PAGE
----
We’ve all heard about it, and many have seen it – this Oscar-winning film. The scene that struck me was the one pictured left, towards the end. It’s a climactic scene, but it was the music that gripped me – an excerpt from Beethoven’s 7th Symphony, second movement, then some of the second movement of Beethoven’s 5th piano concerto.
And I found myself wondering – why this music? Why Beethoven, a German composer, in such an English film set around the time of WW II; would Elgar be more appropriate?
Probably not; the film is not all Pomp and Circumstance, and such a strongly nationalistic, instantly recognizable musical flavour could weaken the story’s broader remit, eclipsing the many personal themes that weave through the film against the backdrop of the oncoming global conflict.
In any case, it is well known that the opening of Beethoven’s 5th Symphony with its Morse code allusion to ‘V’ became ‘V for Victory’ for the Allies, so Beethoven’s music was in use during that period, ironically, for Allied morale-building.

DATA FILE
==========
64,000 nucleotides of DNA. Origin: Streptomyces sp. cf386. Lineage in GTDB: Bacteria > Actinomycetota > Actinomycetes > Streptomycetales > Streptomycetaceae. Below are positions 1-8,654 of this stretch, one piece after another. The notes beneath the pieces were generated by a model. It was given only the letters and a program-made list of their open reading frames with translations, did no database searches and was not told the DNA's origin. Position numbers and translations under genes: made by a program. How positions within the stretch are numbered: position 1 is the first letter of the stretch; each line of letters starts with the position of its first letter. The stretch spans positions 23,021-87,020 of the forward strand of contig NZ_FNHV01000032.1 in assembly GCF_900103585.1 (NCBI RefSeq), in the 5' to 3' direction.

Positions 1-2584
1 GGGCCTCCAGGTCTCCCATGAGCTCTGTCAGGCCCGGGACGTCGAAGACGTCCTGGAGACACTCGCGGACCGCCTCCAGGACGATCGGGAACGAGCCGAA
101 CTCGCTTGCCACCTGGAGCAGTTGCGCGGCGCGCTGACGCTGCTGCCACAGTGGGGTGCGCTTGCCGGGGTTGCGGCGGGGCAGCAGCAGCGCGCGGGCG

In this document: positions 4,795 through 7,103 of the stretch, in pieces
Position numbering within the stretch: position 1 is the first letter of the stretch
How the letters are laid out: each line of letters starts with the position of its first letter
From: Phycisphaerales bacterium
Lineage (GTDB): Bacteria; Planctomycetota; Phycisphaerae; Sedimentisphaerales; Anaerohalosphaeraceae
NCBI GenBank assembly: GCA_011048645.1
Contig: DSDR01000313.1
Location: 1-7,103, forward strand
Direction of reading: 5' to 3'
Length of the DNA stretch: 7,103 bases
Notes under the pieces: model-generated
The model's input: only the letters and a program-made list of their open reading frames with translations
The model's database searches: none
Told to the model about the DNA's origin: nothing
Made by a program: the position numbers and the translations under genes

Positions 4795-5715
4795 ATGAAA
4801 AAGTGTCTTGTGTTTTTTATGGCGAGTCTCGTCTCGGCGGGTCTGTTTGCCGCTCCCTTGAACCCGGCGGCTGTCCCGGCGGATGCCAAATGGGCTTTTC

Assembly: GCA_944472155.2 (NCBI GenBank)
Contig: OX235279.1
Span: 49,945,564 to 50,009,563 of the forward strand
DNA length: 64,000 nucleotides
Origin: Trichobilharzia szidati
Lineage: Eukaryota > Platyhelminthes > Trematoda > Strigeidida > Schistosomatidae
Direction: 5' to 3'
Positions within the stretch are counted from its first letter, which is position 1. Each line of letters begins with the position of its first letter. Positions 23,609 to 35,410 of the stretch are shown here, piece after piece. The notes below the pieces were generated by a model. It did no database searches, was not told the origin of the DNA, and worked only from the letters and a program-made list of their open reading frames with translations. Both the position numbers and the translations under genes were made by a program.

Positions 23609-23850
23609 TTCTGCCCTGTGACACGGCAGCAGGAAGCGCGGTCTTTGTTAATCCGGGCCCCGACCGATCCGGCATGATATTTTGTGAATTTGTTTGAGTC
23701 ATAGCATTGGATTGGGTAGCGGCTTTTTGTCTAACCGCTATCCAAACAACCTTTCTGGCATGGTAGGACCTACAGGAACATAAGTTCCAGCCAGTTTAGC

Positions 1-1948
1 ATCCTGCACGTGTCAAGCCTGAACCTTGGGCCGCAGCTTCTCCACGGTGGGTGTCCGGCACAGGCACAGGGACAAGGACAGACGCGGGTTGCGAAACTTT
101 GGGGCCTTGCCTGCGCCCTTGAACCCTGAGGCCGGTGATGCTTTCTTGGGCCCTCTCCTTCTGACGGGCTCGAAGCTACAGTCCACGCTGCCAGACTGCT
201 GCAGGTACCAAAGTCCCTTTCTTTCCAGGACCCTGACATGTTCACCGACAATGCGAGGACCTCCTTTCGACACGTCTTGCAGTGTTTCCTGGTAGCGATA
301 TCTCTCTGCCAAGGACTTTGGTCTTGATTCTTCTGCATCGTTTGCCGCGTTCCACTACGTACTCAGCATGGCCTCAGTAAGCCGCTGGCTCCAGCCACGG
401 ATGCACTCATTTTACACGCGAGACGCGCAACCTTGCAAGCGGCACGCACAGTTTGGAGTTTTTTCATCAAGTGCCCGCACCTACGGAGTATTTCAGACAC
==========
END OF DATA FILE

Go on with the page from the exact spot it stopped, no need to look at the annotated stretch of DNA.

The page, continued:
The music works well in the scene, with the sombre tread of the the symphony giving way to the sublime beauty of the concerto. There’s probably no deep underlying reason for the choice; perhaps just a need for a soundtrack that matches the solemnity of the occasion.
And Beethoven crossed out his Symphony No 3’s dedication to Napoleon when Napoleon declared himself Emperor; perhaps Beethoven’s voice is the one to choose when facing those who would rule the world, in any century.